Firehouse® Magazine has asked key executives of fire and emergency apparatus manufacturers where they see the industry heading as we enter the new millennium. With "their fingers on the pulse" of the apparatus industry, these industry leaders discuss engine size, radiators, braking, design, and the...
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Our unique ALL STEER electronic all-wheel steering system falls into this category. It's a great example of an unbelievable technology that's available today. This system can reduce a vehicle's turning radius by up to one third. And, it features three separate steering modes to help maneuver more quickly and safely through congested traffic. Departments who use the ALL STEER system swear by it. In off-road situations, for wildland and urban interface fire fighting, central tire inflation systems is technology that may be explored for safer, better performance in rough terrain. This technology is used extensively by Oshkosh in its defense and ARFF vehicles.
Another interesting safety technology is forward-looking infrared systems that allow the operator to "see" through thick smoke. The technology exists to integrate this type of system into Pierce fire apparatus.
E-One: Technology advancement, especially in electronic monitoring, will drive the introductions in this area. These will deliver better warning systems for the driver, such as FLIR , vehicle driver stability systems and air bags. The ability to monitor and be warned of potential problems before they occur will aid the driver tremendously.
Will pump controls/aerial controls change in the future?
American LaFrance: Yes. Today's reliance on mechanical linkage will gradually give way to electronic controls and gauges that have been tried and proven. The pump panel controls will see the greatest use of electronic advancements. The aerial controls will most certainly see advancements as well. They will become more influenced by on-board operating envelope and load moment indicating systems. They will continuously monitor elevation, extension and payload. Based on that information, the on-board systems will restrict the operator from operating the aerial into an unsafe condition. Greater integration of the aerial controls, pump controls and chassis information/diagnostic systems will also be present in the future.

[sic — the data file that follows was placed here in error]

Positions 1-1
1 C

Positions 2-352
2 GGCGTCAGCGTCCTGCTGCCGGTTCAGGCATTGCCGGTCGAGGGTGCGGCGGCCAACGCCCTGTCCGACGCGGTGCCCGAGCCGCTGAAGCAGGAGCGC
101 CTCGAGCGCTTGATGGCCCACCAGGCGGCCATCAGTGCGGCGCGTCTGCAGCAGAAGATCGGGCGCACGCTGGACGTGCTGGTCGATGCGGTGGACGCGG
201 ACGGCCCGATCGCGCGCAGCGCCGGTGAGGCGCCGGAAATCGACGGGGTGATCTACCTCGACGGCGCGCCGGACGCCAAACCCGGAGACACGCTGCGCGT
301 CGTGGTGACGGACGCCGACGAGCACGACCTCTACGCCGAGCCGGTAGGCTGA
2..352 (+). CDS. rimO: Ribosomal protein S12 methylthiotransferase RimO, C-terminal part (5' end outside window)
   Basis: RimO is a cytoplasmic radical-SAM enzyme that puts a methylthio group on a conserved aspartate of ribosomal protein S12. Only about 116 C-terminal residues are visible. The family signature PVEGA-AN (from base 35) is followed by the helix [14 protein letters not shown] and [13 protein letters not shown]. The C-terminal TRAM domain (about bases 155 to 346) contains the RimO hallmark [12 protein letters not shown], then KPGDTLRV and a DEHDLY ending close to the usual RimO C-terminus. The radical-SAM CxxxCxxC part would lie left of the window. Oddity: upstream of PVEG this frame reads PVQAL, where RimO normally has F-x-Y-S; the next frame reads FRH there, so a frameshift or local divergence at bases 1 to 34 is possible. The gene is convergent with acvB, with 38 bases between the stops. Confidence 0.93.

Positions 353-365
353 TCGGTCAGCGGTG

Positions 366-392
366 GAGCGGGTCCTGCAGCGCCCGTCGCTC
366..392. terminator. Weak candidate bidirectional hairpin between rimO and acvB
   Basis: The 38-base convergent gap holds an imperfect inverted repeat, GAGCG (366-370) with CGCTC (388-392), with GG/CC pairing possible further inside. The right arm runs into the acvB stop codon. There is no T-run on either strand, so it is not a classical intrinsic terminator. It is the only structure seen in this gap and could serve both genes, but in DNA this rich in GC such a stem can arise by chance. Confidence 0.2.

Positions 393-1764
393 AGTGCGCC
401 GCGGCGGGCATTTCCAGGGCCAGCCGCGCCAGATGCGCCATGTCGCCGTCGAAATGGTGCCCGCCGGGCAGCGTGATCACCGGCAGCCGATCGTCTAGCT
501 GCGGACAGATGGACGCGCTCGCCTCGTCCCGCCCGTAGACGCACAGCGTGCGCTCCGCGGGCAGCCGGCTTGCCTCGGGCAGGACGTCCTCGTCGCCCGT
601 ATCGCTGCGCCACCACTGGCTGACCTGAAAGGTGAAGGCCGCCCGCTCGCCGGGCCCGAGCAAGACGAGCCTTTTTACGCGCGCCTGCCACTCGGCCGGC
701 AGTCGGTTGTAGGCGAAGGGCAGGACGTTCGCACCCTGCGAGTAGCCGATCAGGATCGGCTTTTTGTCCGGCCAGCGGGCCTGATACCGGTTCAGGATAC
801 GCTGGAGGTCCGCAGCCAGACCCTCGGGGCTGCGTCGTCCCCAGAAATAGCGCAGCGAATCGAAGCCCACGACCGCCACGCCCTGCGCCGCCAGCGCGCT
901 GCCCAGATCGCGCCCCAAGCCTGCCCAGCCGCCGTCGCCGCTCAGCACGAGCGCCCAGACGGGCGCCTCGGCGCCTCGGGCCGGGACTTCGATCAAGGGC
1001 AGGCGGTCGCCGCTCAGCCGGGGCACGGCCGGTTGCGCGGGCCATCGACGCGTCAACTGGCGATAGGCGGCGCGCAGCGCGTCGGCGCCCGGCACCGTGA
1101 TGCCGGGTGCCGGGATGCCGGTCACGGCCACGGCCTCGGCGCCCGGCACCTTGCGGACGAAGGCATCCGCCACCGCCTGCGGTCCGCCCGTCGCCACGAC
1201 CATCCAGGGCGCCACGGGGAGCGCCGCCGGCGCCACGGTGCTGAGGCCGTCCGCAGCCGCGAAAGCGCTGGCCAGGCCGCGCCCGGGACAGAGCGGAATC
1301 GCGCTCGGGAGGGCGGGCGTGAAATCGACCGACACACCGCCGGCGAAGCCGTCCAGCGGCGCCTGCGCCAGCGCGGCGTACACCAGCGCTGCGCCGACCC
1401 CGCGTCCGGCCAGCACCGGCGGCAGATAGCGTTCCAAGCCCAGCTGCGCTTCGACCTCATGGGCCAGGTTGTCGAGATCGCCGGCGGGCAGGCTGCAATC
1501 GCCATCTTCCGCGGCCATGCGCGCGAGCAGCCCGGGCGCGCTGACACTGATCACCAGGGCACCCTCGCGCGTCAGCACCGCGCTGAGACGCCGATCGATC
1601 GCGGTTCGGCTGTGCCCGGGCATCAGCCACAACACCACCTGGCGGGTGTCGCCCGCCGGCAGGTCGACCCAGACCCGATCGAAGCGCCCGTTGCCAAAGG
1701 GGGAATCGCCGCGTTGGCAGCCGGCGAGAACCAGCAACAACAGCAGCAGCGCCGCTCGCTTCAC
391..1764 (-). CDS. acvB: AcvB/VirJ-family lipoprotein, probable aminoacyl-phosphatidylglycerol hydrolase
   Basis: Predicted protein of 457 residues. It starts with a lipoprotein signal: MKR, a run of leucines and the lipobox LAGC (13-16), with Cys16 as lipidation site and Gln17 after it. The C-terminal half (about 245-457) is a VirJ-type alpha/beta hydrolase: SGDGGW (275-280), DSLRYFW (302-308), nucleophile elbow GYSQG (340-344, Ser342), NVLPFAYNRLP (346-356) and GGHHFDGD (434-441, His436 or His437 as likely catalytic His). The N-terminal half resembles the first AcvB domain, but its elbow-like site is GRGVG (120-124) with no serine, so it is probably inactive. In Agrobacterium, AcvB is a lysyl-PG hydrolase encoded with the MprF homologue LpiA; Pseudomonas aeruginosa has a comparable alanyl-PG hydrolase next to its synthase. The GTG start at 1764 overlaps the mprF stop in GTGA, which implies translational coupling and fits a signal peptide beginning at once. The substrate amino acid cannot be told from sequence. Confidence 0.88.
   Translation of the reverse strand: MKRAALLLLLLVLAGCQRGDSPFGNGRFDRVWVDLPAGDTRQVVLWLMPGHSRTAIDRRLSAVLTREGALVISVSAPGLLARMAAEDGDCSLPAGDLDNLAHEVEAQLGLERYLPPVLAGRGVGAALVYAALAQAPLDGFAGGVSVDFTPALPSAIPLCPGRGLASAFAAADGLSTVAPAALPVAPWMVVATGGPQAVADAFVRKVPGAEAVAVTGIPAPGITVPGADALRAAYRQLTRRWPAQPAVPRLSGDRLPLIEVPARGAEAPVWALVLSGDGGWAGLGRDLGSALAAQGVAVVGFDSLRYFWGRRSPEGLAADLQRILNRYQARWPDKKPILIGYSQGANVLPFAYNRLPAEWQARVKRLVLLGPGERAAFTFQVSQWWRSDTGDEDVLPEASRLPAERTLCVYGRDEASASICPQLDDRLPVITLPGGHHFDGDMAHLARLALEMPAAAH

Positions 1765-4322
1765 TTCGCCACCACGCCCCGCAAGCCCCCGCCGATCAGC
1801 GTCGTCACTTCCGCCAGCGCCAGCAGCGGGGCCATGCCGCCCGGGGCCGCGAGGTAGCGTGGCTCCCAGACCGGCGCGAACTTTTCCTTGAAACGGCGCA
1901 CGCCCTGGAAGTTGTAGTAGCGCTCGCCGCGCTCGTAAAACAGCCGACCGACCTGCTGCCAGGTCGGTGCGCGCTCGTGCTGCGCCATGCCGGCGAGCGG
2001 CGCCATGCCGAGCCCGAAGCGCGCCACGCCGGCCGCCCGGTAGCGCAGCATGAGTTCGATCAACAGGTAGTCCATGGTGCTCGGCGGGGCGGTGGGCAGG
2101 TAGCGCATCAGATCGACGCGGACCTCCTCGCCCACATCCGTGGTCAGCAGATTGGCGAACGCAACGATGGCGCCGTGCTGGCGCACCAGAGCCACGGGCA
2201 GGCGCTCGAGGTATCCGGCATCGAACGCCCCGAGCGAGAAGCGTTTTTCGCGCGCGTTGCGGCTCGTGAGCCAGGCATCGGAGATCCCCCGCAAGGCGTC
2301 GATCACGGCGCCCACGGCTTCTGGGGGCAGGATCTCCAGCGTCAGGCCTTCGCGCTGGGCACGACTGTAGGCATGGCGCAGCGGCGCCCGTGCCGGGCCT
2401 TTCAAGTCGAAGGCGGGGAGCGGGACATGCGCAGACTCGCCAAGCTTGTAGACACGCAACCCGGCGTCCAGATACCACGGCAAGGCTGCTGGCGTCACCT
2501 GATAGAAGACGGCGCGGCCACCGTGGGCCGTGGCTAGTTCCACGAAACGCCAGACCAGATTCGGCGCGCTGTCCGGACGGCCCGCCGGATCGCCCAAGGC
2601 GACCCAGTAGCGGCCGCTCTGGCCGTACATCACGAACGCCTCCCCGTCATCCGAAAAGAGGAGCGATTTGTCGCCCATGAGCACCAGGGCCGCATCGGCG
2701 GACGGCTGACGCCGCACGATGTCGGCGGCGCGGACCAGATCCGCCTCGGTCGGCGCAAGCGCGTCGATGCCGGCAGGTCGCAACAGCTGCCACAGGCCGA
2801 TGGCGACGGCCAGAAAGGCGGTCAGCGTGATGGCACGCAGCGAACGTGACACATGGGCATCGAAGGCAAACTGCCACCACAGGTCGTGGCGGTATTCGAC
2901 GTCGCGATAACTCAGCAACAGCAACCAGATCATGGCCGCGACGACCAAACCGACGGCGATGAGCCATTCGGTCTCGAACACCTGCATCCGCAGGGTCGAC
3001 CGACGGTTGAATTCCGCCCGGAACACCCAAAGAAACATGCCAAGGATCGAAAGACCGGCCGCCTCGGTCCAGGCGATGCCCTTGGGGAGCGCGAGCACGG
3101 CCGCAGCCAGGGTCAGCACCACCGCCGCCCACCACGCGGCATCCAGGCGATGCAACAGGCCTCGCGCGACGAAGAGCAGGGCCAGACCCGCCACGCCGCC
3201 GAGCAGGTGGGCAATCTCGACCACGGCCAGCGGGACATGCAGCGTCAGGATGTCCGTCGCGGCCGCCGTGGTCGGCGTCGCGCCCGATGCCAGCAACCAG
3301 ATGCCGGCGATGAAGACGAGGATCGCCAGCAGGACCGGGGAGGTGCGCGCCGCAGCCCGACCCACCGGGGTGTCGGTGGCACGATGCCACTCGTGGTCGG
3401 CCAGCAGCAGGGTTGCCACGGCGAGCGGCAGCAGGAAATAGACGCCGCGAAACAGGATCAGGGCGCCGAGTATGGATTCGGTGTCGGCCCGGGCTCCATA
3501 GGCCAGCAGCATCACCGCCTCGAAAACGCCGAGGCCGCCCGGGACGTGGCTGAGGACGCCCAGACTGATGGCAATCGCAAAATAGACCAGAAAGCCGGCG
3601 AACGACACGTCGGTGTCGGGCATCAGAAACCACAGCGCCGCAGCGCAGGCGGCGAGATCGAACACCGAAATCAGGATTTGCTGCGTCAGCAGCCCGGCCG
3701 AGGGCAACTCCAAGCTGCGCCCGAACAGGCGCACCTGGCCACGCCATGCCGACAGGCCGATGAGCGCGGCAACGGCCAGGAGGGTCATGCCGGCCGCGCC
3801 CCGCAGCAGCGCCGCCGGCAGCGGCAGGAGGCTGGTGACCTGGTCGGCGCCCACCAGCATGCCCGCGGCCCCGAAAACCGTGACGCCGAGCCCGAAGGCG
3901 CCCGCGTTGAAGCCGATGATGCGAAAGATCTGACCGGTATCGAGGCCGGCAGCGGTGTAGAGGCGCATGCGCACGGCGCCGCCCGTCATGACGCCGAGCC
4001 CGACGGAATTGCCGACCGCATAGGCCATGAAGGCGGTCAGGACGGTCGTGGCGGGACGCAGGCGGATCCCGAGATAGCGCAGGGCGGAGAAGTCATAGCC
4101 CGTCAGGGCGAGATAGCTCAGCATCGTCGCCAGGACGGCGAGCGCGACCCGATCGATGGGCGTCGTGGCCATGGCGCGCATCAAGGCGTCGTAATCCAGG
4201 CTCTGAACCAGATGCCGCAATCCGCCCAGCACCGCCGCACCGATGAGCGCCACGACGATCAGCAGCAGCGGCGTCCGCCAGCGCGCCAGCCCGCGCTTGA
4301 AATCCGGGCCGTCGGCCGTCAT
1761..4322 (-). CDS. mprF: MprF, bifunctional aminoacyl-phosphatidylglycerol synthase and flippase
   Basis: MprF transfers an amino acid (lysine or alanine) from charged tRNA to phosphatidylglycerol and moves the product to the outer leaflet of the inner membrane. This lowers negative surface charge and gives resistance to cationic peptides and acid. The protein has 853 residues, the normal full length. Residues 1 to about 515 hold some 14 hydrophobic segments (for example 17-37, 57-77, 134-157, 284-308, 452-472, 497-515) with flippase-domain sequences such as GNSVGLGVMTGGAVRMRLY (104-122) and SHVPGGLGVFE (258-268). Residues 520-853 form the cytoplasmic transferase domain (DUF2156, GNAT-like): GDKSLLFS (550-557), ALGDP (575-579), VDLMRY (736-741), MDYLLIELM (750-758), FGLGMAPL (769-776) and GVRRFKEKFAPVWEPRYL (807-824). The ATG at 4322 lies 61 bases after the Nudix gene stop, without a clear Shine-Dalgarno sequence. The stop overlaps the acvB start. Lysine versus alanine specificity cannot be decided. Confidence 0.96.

Vehicle designs will continue to evolve toward a single integrated electronic network where all devices will have the capability to communicate and exchange data once a single universal machine language is mandated for use. Currently most of the efforts underway are being developed to standardize on SAE J1939 as a common method for communicating diagnostic/fault data between devices. As the development of vehicle data networks continue to evolve, devices for the control of aerial and water pump valving systems will find a broader appeal. The smaller size will lend themselves to more compact and ergonomic control panels, allowing vehicles to become smaller and lighter. The ability to display control and diagnostic data, as well as the capability to store faults, will be beneficial to maintenance personnel. The key to their acceptance and broader use will have to be that they are designed to be durable and dependable, with a volume which will prevent their use from being cost prohibitive.
Smeal: Yes, the pump panels and operation of the pump and related components will continue to become more computerized. This will help maximize efficiency of the machine, while helping to minimize operator error and make the unit more user friendly.
KME: Yes. Technology is leading the way in this area to assist in reducing operator error and provide more accurate control of these systems. Some examples of this would be some of the new pressure governor systems which interface directly with the engine computer systems and auto-leveling systems for aerial device setup.
E-One: Absolutely. The controls will continue to become more intelligent. Electronic monitoring will allow load sensing, etc. The trend is to electric controls with small remote operating panels.
Pierce: Today, pump panel controls are becoming more organized and user friendly. With the added fire suppression systems, such as foam proportioners and CAFS, the number of fire system functions has increased. Simplicity is the trend in pump panel design. Relocating large discharges, color-coded labels and T-handles - with handles aligned with the corresponding gauge all help make the pump panel easier and more efficient for the operator to use. And, standardization and commonality in pump panel control layout also help departments in training.